MENU
26 Nov, 2015

Running with Jed’s Voice

2247

For months leading up to the event, I visualised crossing the finish line with my chest puffed out and the biggest smile on my face, but no matter what I achieve, my son isn’t with me to share the elation. Cross a million finish lines, Jed is never going to be there, his big blue eyes looking for his mommy in the crowd. I knew that going into Comrades, and I knew that when finishing… because my pain is always with me. – BY BONITA SUCKLING

The Comrades Marathon start line was surreal. I looked over and saw a man holding his hand on his heart, like a US soldier going to war, while singing the words of our National Anthem. I guess that was my ‘a-ha moment’ and I realised “damn, I’m gonna run 87km!” Chariots of Fire had me snotting a little, as I thought of the meaning of the Comrades, while hugging friends and strangers next to me. I had spent six months eating, sleeping, chanting and worshipping this event (of which six weeks was spent reading and not running due to an injury).

The race started and immediately, from the first kilometre, I felt my ankles hurt, my knees felt strange, and my PinkDrive sock had an annoying crease. By the fifth kilometre I knew that it was going to be a long day out, but I didn’t need to conserve energy or hold back – I have one pace, and I just ran at that pace. Instead, I want to remember every highlight of the event in every detail, but still, these are the ones that stood out for me…

Getting to the point where I knew I only had 56km left… I knew I had run 56km before and kept telling myself if I could get to 56km to go, then I could finish. I would just press repeat on my physical ability button. I forgot that at that 56km mark I would have already run 31km (or 33km, as my Garmin says we eventually ran 89km), but seeing that 56km sign was incredible. I also took out the names of the other 55 children I have printed on my hankie and wiped my tears away...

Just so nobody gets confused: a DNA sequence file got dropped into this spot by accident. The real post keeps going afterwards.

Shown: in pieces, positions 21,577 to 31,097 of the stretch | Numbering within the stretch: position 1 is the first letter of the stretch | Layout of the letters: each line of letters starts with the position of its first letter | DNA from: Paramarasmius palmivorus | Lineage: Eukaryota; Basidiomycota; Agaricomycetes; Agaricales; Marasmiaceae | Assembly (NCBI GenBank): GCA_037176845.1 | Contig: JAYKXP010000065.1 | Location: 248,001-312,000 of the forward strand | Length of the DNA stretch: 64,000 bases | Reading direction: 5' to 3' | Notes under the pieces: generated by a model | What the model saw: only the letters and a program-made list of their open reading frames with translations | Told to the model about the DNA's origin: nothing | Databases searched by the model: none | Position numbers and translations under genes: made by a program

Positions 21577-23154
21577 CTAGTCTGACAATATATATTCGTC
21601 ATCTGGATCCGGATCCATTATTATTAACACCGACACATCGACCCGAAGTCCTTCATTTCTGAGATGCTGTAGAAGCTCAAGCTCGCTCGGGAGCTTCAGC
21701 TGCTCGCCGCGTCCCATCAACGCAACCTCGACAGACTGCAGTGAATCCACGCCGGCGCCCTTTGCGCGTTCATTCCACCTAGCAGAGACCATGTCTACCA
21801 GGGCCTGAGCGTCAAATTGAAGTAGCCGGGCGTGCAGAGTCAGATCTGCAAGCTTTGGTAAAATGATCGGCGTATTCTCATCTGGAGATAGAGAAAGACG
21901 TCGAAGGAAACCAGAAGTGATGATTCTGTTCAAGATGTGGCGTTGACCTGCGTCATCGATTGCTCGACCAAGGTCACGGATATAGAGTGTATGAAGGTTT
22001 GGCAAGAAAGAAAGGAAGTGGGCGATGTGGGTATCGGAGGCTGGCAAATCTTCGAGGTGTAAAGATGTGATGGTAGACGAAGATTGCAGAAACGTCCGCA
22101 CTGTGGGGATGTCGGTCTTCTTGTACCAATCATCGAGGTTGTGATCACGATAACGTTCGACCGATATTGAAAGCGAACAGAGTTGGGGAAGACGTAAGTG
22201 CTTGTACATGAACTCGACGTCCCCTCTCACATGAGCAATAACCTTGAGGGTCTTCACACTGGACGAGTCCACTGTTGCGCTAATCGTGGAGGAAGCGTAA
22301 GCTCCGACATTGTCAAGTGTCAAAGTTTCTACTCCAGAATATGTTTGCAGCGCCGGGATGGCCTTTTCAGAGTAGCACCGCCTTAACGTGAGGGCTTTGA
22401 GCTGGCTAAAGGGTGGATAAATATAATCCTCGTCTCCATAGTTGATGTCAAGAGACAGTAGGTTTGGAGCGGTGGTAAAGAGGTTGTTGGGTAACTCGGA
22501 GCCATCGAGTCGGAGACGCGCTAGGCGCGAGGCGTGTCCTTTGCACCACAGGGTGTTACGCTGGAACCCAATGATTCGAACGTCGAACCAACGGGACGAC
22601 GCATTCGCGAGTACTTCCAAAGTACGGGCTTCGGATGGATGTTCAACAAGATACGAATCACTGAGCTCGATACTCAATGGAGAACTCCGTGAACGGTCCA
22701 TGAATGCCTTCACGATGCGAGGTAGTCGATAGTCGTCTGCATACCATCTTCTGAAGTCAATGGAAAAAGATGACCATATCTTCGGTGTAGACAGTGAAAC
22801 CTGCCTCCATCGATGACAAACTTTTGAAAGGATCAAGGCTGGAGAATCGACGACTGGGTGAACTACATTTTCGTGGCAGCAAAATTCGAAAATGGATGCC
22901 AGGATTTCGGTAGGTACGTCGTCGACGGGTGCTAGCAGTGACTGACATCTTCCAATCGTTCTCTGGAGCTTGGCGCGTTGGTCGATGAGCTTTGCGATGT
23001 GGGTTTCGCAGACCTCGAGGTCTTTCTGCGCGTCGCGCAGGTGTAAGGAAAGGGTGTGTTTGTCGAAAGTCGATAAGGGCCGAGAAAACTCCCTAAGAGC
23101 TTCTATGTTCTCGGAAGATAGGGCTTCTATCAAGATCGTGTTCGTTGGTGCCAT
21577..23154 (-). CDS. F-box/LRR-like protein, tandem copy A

Meeting my close friends along the route was another highlight, but I needed a pee badly, so I had picked up the pace as I saw a massive rock with an invisible ‘pee behind me’ sign. I sprinted to the rock, but it was also at that point that I passed my friends. I can only imagine what they thought as I sprinted past them! All I was thinking was get to that rock; they were probably thinking psychosis!

Passing the school of disabled children, seeing their smiles and high-fiving their hands as I ran past… a highlight I can’t put into words. Anyone who knows how much I love children will know how much this moment meant to me. I pictured hitting Jed's hand as I ran past. If only…

Meeting up with my mate Gavin was another highlight. I am forever indebted to him for my Comrades time. I never doubted I would finish, but I would never have done a 10:45 without his enthusiastic “Dig deep, girl, dig deep… remember why you’re doing this.” Reaching for Gav’s hand at the 75km mark when I was in a dark patch, looking into his eyes and saying, “Thank you, Gav.” He knew I was talking about my son at this point and just said, “It’s okay, girl, it’s okay.”

Of course there were massive lows and dark moments, too. The reality that no matter what I achieve, it will never bring my son back. The reality that they may never find a cure for cancer, and that no matter how many times I run Comrades (or do the Ironman), research budget constraints will remain a concern. But the little voice in my head kept saying, “Go Mommy, make today the funnest day ever!” That little voice was what the day was about... Jed's voice, and the faces of the mommies who were waiting for me to cross that line in memory of their children. #CozJedMatters.

Bonita heads up Rainbows & Smiles, a public benefit organisation that provides emotional, social and financial support to families and caregivers when a child of that family is diagnosed with cancer. More info at www.rainbowsandsmiles.org.za, or contact her on 011 609 4392 or bonita.suckling@gmail.com.